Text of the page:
In a recent case involving Hindustan Motors Ltd and the Commissioner of Customs and Central Goods and Service Tax (CESTAT Delhi), the issue of whether an appellate authority can reject a refund claim on grounds not specified in the show cause notice (SCN) came under scrutiny. The case revolves around the rejection of a refund claim of Rs. 43,46,830/- by the Commissioner (Appeals), Indore.
Conclusion: The Hindustan Motors Ltd vs. Commissioner of Customs and CESTAT Delhi case highlights the importance of adhering to the scope of show cause notices in adjudicating matters. An appellate authority cannot reject a refund claim on grounds not indicated in the show cause notice, as doing so would violate the principles of natural justice. In this case, the rejection was set aside, and the matter was remanded for a fresh examination in accordance with the law and relevant documents submitted by the appellant.
FULL TEXT OF THE CESTAT DELHI ORDER
This appeal has been filed by M/s. Hindustan Motors Ltd (hereinafter referred to as the Appellant) to assail the Order-in- Appeal dated 13.12.2022 passed by the Commissioner (Appeals), Indore wherein the refund claim of Rs 43,46,830/- has been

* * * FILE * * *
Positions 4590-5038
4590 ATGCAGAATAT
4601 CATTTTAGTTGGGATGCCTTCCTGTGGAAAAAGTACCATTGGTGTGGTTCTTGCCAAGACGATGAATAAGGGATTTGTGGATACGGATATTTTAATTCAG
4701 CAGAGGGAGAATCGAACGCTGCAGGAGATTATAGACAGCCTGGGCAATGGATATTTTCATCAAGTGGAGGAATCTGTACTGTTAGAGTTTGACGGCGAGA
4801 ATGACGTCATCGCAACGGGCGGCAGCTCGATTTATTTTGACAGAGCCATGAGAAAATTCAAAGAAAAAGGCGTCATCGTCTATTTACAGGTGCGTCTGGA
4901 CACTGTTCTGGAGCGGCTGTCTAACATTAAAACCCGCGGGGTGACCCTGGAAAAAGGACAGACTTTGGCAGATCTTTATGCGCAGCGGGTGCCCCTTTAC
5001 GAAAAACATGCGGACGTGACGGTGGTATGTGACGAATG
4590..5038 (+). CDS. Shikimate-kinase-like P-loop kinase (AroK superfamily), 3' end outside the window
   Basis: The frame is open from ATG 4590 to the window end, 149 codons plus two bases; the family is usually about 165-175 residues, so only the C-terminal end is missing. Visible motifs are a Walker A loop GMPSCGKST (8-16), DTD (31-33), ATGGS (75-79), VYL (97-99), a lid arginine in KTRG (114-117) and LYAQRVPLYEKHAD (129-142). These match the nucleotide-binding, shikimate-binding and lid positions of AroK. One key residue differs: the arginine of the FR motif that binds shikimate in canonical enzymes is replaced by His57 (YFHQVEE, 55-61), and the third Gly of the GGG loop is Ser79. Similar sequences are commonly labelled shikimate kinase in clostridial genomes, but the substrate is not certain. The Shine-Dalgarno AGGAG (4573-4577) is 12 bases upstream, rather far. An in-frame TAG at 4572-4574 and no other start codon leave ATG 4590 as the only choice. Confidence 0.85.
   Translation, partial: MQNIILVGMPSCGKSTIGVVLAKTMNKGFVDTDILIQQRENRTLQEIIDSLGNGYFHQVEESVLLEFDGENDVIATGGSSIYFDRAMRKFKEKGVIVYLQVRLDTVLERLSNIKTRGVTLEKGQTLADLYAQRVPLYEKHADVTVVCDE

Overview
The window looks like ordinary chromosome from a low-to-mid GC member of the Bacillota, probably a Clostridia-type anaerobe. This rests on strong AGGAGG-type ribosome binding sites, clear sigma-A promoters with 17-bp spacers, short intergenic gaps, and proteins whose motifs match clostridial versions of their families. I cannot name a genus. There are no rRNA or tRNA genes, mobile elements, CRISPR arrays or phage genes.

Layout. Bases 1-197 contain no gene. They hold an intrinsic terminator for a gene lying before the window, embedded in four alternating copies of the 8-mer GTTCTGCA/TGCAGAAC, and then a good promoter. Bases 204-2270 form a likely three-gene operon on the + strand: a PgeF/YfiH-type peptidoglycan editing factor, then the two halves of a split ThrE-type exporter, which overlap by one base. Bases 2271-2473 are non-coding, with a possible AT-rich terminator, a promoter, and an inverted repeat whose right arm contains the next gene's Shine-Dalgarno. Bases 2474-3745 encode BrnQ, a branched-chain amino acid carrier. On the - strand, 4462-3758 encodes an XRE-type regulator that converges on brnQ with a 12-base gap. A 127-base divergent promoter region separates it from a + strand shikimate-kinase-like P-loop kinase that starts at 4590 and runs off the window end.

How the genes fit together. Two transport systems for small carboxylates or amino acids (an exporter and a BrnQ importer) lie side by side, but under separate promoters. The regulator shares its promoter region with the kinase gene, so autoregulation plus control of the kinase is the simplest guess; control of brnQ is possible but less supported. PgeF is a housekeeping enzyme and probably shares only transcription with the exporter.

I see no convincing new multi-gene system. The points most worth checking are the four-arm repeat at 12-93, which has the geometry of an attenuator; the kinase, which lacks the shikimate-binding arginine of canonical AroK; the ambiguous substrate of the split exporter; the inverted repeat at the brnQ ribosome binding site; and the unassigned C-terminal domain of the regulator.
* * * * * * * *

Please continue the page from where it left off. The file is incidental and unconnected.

2. The brief facts of the present case are that the appellant had imported component and parts of engine during the impugned period 20.09.2000 to 29.12.2001. They paid the differential customs duty “Under Protest” owing to classification dispute on the imported goods. Subsequently on 23.08.2004, they filed a refund claim for refund of differential custom duty of Rs. 43,46,830/-along with Bills of Entry, TR-6 Challan, C.A Certificate and other relevant documents in original. The Appellants were informed that as their refund claim of Rs.3,00,78,856/- for the earlier period was in dispute, hence this refund claim would be kept in abeyance till the earlier claim is finally disposed. The refund amount for the earlier period was sanctioned on the basis of CESTAT Final Order No. 55734/2017 dated 01.08.2017. Thereafter, the appellant approached the Assistant Commissioner, Central Excise, Division II, Indore again vide letter dated 14.07.2020 for refund of impugned amount of Rs. 43,46,830/- on 15.11.2018. The Appellant also enclosed the copy of refund application filed by them on 23.08.2004 for Rs. 43,46,830/- along with copies of Bill of Entry and copies of TR-6 Challans, Cenvat account etc. The refund of Rs. 43,46,830/- sought vide letter dated 14.07.2020 was rejected. Being aggrieved the appellant is before this Tribunal.